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Gigascience. 2019 Jun 1;8(6). pii: giz073. doi: 10.1093/gigascience/giz073.

A large interactive visual database of copy number variants discovered in taurine cattle.

Author information

1
Department of Agricultural, Food and Nutritional Science (AFNS), University of Alberta, Edmonton, AB, Canada.
2
Lacombe Research and Development Centre, Agriculture and Agri-Food Canada, Lacombe, Alberta, Canada.
3
Centre for Genetic Improvement of Livestock, Department of Animal Biosciences, University of Guelph, Guelph, ON, Canada.
4
Institute of Genetics, Vetsuisse Faculty, University of Bern, Bern, Switzerland.
5
Teagasc, Animal & Grassland Research and Innovation Centre, Moorepark, Fermoy, Ireland.

Abstract

BACKGROUND:

Copy number variants (CNVs) contribute to genetic diversity and phenotypic variation. We aimed to discover CNVs in taurine cattle using a large collection of whole-genome sequences and to provide an interactive database of the identified CNV regions (CNVRs) that includes visualizations of sequence read alignments, CNV boundaries, and genome annotations.

RESULTS:

CNVs were identified in each of 4 whole-genome sequencing datasets, which together represent >500 bulls from 17 breeds, using a popular multi-sample read-depth-based algorithm, cn.MOPS. Quality control and CNVR construction, performed dataset-wise to avoid batch effects, resulted in 26,223 CNVRs covering 107.75 unique Mb (4.05%) of the bovine genome. Hierarchical clustering of samples by CNVR genotypes indicated clear separation by breeds. An interactive HTML database was created that allows data filtering options, provides graphical and tabular data summaries including Hardy-Weinberg equilibrium tests on genotype proportions, and displays genes and quantitative trait loci at each CNVR. Notably, the database provides sequence read alignments at each CNVR genotype and the boundaries of constituent CNVs in individual samples. Besides numerous novel discoveries, we corroborated the genotypes reported for a CNVR at the KIT locus known to be associated with the piebald coat colour phenotype in Hereford and some Simmental cattle.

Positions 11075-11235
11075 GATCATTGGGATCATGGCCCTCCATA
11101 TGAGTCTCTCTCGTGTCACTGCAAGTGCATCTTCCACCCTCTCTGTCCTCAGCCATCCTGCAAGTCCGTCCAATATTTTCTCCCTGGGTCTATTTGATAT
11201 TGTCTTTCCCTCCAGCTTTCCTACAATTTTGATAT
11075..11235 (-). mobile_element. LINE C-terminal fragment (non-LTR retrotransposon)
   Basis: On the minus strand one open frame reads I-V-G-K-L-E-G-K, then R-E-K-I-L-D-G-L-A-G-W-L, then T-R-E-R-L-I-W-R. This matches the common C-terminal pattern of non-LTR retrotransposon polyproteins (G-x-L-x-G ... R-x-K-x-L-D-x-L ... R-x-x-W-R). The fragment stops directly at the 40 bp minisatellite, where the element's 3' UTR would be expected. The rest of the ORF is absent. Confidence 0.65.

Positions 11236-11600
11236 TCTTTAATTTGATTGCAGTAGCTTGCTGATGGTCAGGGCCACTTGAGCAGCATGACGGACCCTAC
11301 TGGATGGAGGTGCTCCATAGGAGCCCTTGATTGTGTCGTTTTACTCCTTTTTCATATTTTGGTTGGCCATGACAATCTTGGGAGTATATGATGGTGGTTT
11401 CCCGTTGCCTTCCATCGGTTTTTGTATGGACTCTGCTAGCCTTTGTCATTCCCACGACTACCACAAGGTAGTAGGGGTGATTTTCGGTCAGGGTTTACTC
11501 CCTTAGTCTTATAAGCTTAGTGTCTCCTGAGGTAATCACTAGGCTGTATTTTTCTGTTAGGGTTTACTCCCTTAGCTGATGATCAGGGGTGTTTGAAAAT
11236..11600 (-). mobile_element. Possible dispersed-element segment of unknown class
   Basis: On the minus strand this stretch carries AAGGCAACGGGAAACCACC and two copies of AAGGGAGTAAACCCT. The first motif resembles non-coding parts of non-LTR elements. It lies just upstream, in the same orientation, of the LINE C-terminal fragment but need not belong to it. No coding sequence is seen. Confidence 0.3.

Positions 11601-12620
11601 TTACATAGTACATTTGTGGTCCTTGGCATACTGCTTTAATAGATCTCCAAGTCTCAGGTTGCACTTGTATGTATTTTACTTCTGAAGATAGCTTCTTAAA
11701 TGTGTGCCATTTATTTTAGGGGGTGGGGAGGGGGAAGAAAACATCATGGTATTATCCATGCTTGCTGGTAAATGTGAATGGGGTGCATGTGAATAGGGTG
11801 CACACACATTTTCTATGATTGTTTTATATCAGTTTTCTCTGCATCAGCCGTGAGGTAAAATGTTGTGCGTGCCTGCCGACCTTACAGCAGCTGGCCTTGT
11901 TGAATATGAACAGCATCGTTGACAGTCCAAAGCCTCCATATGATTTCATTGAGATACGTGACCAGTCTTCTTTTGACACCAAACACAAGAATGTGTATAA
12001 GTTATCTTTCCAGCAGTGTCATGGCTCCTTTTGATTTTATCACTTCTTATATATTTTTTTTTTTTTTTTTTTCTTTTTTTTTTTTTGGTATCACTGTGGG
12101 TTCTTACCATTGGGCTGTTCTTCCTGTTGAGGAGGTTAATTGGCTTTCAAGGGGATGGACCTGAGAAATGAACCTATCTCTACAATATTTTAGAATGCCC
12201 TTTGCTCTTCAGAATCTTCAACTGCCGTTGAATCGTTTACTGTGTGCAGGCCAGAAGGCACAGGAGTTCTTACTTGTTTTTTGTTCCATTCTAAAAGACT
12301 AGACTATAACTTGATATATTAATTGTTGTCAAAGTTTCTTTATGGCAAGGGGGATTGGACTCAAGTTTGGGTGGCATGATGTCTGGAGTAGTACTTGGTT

CONCLUSIONS:

We present a large comprehensive collection of taurine cattle CNVs in a novel interactive visual database that displays CNV boundaries, read depths, and genome features for individual CNVRs, thus providing users with a powerful means to explore and scrutinize CNVRs of interest more thoroughly.

KEYWORDS:

CNV; beef; cattle; dairy; database; sequence visualization; structural variants; whole-genome sequencing

PMID:
31241156
PMCID:
PMC6593363
DOI:
10.1093/gigascience/giz073
[Indexed for MEDLINE]
Free PMC Article

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